Fashion in Pixels

Technology and its constant evolution are at the forefront of every industry, and fashion is no exception. From places as familiar as social media to the unknown territory of digital clothing you have to be photoshopped into to wear, the advancements are not slowing down. And while technology is certainly a more sustainable option, is it always the best option?

For years now, CGI modelling has been used in fashion. Many know of Shudu, the South-African Instagram model known for her full lips and close-cropped hair. Many have called her the most beautiful woman in the world, which showcases the problem with hershe isn’t real.

Shudu is a CGI model, meaning she was created on a computer just like the cars in Transformers. She cannot speak or move without her creator, Cameron-James Wilson, typing in the command. On the face of it, CGI models are extremely exciting, a testament to how far technology has come. They don’t have to be flown to different cities for a photo shoot, they don’t have to have clothes measured to them, and they’ll never get tired or cranky on set. However, CGI models are literally perfect looking. Shudu’s pores are nonexistent, her face perfectly symmetrical. She is tall and thin, almost impossibly so. For decades, many have claimed that featuring only thin bodies and clear skin has a negative effect on self-esteem, and this was when models were alive and breathing. Now, technology has the ability to create the perfect model, something no human being can ever replicate. CGI models also take up space in a job market not made for them. Real models are losing hiring opportunities to computerized ones. In an industry woefully excluding of Black women, Shudu is exploiting a void she shouldn’t have access to.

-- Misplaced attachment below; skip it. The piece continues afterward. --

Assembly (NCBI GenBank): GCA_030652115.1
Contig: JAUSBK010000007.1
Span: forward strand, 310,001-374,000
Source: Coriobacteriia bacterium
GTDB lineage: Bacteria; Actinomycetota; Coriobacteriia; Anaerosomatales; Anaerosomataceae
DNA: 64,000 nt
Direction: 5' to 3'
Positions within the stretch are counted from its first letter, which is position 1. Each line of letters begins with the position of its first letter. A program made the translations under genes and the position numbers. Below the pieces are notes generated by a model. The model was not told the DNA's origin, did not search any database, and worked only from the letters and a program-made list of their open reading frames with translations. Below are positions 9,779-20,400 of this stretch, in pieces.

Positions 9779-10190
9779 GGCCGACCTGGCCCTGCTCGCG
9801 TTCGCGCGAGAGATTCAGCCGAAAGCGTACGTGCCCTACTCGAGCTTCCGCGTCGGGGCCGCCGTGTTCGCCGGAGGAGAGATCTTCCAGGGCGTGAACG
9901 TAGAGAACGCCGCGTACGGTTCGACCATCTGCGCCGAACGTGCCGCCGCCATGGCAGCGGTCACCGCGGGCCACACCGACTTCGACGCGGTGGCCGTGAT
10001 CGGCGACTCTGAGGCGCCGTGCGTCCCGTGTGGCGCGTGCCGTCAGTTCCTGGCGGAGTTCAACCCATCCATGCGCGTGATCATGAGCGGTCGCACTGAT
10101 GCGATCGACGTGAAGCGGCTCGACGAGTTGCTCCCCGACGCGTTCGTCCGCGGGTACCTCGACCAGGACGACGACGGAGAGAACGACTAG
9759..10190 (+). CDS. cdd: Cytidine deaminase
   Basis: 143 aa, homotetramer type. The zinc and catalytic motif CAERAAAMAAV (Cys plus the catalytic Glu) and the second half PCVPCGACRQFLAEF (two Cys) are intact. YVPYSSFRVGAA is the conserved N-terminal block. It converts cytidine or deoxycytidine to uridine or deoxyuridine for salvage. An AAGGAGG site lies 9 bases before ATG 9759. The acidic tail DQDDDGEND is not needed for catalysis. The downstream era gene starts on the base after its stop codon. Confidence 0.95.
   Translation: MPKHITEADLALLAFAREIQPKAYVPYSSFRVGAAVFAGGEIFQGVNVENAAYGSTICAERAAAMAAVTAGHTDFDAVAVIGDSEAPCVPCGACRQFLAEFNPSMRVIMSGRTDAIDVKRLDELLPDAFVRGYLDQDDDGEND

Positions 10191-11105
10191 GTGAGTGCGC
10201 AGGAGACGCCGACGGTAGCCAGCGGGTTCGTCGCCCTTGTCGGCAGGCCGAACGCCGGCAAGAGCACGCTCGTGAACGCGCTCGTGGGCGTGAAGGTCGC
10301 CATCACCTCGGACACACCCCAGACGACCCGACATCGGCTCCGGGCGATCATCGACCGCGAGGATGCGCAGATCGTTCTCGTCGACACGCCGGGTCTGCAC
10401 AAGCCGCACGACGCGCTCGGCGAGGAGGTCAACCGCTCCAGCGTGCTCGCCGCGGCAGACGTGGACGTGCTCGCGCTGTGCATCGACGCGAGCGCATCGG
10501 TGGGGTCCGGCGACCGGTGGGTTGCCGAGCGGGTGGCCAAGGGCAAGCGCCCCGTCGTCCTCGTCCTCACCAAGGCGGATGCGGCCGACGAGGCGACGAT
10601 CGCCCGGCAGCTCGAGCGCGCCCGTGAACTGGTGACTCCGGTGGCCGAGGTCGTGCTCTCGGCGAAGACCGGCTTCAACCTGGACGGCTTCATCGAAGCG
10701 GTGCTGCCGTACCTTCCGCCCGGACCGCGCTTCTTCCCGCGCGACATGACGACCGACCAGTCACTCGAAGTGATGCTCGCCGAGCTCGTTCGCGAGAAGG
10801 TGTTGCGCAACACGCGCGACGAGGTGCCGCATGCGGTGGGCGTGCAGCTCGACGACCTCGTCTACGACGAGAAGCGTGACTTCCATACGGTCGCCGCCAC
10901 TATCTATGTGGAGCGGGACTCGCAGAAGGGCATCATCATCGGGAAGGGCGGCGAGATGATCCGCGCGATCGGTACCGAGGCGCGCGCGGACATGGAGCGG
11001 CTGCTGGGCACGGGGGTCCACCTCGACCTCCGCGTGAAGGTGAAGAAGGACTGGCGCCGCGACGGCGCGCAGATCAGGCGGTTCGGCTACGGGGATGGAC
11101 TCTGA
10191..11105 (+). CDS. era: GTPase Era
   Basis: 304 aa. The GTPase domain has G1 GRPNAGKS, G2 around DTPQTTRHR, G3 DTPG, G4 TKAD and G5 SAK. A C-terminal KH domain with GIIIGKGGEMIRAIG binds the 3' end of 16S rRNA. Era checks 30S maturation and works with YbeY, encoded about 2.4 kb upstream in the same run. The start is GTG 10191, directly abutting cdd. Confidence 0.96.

But Instagram isn’t the only place we’re seeing computer-generated fashion. Just two weeks ago, Burberry released a new CGI ad campaign for their summer monogram, featuring an avatar of Kendall Jenner. And while the dynamic logo took center stage, that’s not what captivated viewers.

On its face, the use of CGI advertisements seems like a natural solution to a global pandemic. There’s very little human interaction, there’s no travel required, no fittings, no hair, and no makeup. However, the creation process takes much longer. Anifa Mvuemba of Hanifa Bridal Tweeted that the animation process took nearly seven months for her to create her Instagram Live fashion show, the Pink Label.

CGI as a tool for showing fashion is very clever, especially during this time. However, the use of CGI avatars can do more harm than good, creating unattainable archetypes for the “perfect woman,” while Mvuemba’s use of apparition-like creatures wearing her designs focuses solely on the pieces she shows. Oftentimes we are distracted by the models or the set design when watching a fashion show, but Mvuemba creates an organic experience for the fashion-conscious.

One thing is for sure, with no slowing down of Covid-19, we’re sure to see more CGI across our feeds, and only time will tell if it’s worth it.